David C. Scott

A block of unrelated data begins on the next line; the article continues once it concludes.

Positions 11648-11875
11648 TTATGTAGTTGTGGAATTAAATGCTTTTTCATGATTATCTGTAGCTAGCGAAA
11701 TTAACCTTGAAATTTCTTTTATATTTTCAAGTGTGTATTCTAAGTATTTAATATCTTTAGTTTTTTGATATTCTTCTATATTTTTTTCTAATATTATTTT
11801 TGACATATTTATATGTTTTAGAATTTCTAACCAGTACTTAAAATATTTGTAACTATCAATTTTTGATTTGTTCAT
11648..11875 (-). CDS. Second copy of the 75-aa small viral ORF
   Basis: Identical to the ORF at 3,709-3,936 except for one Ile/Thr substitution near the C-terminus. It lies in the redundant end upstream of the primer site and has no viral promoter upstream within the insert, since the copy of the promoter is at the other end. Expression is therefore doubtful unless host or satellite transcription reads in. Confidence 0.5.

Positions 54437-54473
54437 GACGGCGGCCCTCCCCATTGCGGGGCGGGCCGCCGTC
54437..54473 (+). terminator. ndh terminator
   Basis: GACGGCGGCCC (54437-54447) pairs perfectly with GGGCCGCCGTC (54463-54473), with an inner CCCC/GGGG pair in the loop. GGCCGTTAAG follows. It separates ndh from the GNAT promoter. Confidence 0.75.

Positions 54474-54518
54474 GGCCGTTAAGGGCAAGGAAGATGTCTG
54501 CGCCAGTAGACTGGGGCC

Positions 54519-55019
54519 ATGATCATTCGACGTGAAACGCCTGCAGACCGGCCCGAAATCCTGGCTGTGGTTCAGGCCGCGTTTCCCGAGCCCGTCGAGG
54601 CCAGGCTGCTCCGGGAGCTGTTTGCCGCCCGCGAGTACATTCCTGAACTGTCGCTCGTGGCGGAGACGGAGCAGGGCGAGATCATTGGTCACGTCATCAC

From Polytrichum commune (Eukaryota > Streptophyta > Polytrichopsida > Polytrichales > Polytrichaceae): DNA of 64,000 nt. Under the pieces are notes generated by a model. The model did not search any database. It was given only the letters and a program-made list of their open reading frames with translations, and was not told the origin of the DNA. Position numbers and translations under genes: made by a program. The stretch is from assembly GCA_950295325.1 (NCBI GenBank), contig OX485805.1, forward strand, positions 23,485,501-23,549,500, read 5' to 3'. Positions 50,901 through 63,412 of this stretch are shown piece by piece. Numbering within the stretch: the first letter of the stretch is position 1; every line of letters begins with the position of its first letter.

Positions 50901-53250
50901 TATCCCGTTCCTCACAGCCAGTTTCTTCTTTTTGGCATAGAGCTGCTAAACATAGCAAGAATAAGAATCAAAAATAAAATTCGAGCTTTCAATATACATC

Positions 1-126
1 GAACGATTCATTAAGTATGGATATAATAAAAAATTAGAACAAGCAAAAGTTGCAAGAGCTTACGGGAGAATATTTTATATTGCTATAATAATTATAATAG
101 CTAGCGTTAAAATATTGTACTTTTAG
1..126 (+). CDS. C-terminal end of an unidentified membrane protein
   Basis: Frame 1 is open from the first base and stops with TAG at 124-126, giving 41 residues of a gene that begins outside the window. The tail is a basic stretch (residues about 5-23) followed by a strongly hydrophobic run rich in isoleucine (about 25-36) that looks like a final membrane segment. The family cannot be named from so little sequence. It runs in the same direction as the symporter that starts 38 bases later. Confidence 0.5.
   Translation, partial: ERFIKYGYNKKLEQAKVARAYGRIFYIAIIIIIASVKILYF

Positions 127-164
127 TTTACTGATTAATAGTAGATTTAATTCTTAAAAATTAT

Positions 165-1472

I want to begin my "response" -- which is in actuality more of the nature of participating in a conversation -- to Professor Dabholkar's observations by saying how much I appreciate his setting the tone of our interchange by stressing the centrality of the "inner dialogue" in Gandhiji's life. Certainly this is an essential element for an adequate understanding the incredible mahatma, or "great soul." Despite the obvious differences in faith nurtured by the Hindu and Christian religious traditions, Gandhiji, in his own peculiar manner, attempted to live out the Hindu and Christian modes of life. Gandhi, the Hindu, was suffused by what he himself spoke of as the "Christ-like spirit which uniquely expresses both the spirit and the will of God, and exists among us." Perhaps we can further our appreciation of this crucial constituent in Gandhiji's life by probing a bit more deeply while remaining sensitive to the dynamic of the "inner dialogue," so rightly stressed by Professor Dabholkar.

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